by Mark Johnson, General Counsel and Chief Compliance Officer
Although I have a law degree, much of my career has been dedicated to improving performance and compliance in company operations. This has led to many opportunities to improve circumstances including times where I have stepped into a leadership vacuum and turned things around.
First off, what is a leadership? Being a leader and being aggressive are similar in that they are states of “making things happen.” If you are an individual who makes things happen and takes on ownership and accountability, you are a leader and by this definition you are aggressive. Aggression isn’t negative if it makes good situations happen or overcomes inertia and creates movement.
EXPLAINING THE LEADERSHIP VACUUM
A leadership vacuum occurs when the results in a leader’s area aren’t what they need to be. This could be in another leader’s area, or in your own. If the vacuum is in your own area, it’s imperative that you figure out a solution, sooner rather than later.
Many careers have soared by figuring out how to do what at first seems impossible. This takes full understanding of your area, creativity and innovative thinking. If you don’t grasp how your department works, or how your employees execute their work, this process will be more difficult. However, still achievable.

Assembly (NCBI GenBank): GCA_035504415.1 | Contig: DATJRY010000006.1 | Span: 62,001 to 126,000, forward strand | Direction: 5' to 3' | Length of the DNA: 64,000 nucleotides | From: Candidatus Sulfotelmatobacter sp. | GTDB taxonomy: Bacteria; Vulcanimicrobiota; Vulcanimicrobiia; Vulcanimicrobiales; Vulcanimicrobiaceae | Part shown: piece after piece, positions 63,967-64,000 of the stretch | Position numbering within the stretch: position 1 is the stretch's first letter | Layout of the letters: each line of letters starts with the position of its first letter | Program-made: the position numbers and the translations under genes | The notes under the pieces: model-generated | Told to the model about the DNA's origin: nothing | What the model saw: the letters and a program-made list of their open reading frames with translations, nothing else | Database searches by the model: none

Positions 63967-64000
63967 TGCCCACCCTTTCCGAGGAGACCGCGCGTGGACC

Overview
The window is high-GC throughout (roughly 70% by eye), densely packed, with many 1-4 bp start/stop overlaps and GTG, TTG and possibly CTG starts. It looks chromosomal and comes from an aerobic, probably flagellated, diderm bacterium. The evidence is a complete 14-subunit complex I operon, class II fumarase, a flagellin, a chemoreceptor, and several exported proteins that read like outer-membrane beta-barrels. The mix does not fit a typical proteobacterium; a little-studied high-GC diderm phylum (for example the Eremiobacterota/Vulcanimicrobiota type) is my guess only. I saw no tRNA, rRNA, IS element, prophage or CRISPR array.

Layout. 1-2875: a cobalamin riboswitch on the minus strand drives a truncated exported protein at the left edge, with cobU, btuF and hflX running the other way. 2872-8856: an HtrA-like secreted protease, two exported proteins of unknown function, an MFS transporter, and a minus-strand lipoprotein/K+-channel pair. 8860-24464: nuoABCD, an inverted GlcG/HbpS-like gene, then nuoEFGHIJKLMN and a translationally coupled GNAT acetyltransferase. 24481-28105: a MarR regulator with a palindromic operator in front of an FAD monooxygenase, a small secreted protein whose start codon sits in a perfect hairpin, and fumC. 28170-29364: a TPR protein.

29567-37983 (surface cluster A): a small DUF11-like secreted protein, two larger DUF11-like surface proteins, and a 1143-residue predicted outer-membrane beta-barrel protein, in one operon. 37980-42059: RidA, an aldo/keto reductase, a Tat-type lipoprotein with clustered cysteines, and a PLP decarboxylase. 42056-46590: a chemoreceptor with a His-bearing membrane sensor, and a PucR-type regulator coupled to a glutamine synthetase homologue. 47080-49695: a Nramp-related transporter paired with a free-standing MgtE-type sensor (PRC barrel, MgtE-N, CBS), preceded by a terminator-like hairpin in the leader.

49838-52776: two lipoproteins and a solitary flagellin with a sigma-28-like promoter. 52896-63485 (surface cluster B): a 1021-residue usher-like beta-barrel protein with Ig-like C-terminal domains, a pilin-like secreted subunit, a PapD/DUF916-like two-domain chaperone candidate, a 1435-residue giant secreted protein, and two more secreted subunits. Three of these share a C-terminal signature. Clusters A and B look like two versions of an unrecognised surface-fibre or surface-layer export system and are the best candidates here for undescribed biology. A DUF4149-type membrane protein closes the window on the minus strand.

EXPENSIVE VENDOR DISRUPTION EXAMPLE
I was hired into a company that sold insurance coverage to medical systems and HMOs. Part of my job was to develop large quantities of HMO or medical coverage contracts tailored with the policyholder’s name, address, network and contract terms. Under the contract, there were 100,000 – 200,000 individualized certificates.
About to enter into a half-million-dollar agreement, the vendor would take six months to get up to speed. The company used mainframe technology to assemble documents. As an attorney, I was very familiar with document assembly software and contacted the premier vendor of desktop-based document assembly software, which software sold for $90 per desktop.
After talking with them, the company decided to tailor a master application that would take individual agreement inputs, matched with excel list downloads of certificate holder information, and produce contracts or certificates in batch mode overnight. The programming cost around $50,000. For about $52,000, I replaced the expensive vendor with software that we understood, controlled, and produced with in-house employees. We saved approximately $450,000 and kept control of the project in-house.
TIPS ON HOW TO STEP INTO THE LEADERSHIP VACUUM
If you believe you can make a difference, and the leadership vacuum is someone else’s responsibility, consider these approaches:
- Approach that leader and offer to help. More than likely you’ll be met with resistance simply because no one likes to be “out maneuvered” by someone else doing their job.
- Check with your boss or the other leader’s boss
- Go to a higher-level leader that your areas have in common, such as the CFO, CHRO, General Counsel or CEO
The best scenario is to look for a vacuum of poor results in an important sector that no one seems to want and hasn’t been resolved. Perhaps the area has bounced around a bit and needs full-time attention to become organized and efficient. Take a chance. Be smart about your decision and you can experience the career acceleration a leadership vacuum has to offer.